Friday, March 19, 2010
Grand Hall (Hyatt Regency Atlanta)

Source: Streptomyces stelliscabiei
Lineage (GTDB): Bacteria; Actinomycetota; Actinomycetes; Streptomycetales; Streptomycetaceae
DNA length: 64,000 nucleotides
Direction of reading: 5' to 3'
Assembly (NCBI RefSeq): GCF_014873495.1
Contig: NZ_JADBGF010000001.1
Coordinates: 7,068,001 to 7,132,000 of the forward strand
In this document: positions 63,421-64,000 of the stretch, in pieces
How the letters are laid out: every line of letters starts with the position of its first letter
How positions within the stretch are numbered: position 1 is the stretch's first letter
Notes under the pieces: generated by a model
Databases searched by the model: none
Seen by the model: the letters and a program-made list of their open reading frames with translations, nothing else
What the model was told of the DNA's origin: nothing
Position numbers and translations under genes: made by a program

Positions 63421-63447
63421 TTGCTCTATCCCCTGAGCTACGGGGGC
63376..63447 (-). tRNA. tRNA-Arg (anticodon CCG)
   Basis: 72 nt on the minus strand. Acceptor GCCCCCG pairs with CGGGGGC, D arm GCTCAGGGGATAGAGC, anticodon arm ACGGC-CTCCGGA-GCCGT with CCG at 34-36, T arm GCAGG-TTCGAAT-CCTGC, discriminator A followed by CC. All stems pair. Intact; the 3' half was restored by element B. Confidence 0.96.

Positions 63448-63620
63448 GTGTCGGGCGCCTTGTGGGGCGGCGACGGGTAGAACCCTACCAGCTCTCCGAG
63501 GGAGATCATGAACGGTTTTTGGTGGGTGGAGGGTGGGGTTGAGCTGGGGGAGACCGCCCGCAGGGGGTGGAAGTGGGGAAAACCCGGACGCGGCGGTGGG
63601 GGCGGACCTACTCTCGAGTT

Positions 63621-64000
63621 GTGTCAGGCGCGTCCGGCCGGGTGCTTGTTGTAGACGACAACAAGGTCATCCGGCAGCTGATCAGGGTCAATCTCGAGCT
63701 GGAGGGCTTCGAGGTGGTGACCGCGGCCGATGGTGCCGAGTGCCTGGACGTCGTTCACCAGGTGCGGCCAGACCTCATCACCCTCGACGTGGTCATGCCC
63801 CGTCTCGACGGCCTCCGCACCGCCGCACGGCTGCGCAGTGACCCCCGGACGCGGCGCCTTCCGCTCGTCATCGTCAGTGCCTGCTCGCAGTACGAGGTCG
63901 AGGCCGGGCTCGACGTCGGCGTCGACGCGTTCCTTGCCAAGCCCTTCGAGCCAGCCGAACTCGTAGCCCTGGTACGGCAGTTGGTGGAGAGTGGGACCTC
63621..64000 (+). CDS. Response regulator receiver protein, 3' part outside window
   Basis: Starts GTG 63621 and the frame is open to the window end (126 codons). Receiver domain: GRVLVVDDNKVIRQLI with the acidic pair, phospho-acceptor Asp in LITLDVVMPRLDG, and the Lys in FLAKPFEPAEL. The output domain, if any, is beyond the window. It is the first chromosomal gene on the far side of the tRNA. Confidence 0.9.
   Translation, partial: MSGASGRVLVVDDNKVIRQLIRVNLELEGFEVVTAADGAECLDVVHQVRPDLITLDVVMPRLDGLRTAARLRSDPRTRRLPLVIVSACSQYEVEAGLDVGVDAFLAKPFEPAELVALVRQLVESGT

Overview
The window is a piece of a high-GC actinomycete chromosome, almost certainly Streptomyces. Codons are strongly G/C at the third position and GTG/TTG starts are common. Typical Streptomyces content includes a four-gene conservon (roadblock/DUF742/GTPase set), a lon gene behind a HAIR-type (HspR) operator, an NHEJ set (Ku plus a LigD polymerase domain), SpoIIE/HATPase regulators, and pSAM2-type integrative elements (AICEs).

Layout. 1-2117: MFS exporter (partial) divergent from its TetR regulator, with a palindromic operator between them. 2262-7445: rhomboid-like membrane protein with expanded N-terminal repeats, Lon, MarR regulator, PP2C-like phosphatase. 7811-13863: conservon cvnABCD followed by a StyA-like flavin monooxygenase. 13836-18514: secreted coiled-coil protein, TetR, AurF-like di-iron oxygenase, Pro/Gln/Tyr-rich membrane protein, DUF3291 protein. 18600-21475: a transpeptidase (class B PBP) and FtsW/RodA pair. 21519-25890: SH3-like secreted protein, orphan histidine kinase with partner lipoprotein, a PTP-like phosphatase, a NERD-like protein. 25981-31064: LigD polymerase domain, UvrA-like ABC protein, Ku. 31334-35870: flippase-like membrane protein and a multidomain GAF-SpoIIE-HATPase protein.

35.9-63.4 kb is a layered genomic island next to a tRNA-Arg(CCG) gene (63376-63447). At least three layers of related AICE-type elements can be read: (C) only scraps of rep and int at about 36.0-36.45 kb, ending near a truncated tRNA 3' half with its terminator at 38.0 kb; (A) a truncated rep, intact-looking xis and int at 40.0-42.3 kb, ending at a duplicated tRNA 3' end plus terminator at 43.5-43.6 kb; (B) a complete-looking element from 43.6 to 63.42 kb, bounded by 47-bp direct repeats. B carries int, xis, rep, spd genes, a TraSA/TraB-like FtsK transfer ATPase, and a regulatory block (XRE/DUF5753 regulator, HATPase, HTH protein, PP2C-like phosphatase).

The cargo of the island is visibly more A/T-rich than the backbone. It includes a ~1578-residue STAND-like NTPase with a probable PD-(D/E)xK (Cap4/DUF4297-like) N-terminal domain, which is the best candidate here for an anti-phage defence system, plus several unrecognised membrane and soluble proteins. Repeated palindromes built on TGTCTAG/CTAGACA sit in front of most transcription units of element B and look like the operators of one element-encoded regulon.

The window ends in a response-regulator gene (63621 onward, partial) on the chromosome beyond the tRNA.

Background: Clostridium difficile infection (CDI) is an important cause of morbidity and mortality in hospitalized patients. Control of this organism requires meticulous hand hygiene, environmental cleaning and antimicrobial stewardship. Hospital associated (HA) CDI cases at the Buffalo DVAMC Increased markedly 9/2003. Episodic intensive cleaning of acute-care nursing units utilizing hypochlorite resulted in temporary drops in infections at great expense in personnel overtime. However, improvements were not sustained. Objective: Identify the effect of continuous use of hypochlorite containing cleaning products on the occurrence of hospital associated CDI in acute care patients. Methods: Hospital associated CDI cases at the Buffalo DVAMC were identified by established clinical and laboratory surveillance, including post-discharge surveillance. Recurrent cases were excluded. Patients with suspected or documented CDI were placed in private rooms and contact precautions. Hand hygiene with soap and water was encouraged and antimicrobial use was was evaluated by trained pharmacists (beginning in 2008.) Room cleaning was performed by environmental services staff, sometimes using hypochlorite containing products in rooms with known CDI patients. Medical devices were cleaned by nursing staff using disposable wipes. General purpose cleaners/wipes were widely replaced by hypochlorite containing products in 10/2006 following ongoing evaluation of infections and interventions. Bed days of care (BDOC) were obtained for the acute care units using an administrative database. Results: From 1/2000 - 8/2003 the HA CDI rate was 1.1/1000 BDOC. Beginning 9/2003 the rate increased to 3.7/1000 BDOC. Since the change to hypochlorite containing cleaning products, the rate of HA CDI declined to 3.2/1000 BDOC in the period 10/2006 - 10/2009 (p=0.08). Conclusions: The widespread change to hypochlorite containing cleaning products may have had a modest beneficial effect on occurrence of HA CDI though there may be confounding by individual behaviors including antimicrobial use. The greater effect of earlier episodic use of hypochlorite may have been due to greater attention to cleaning procedures at times of intense concern over case counts.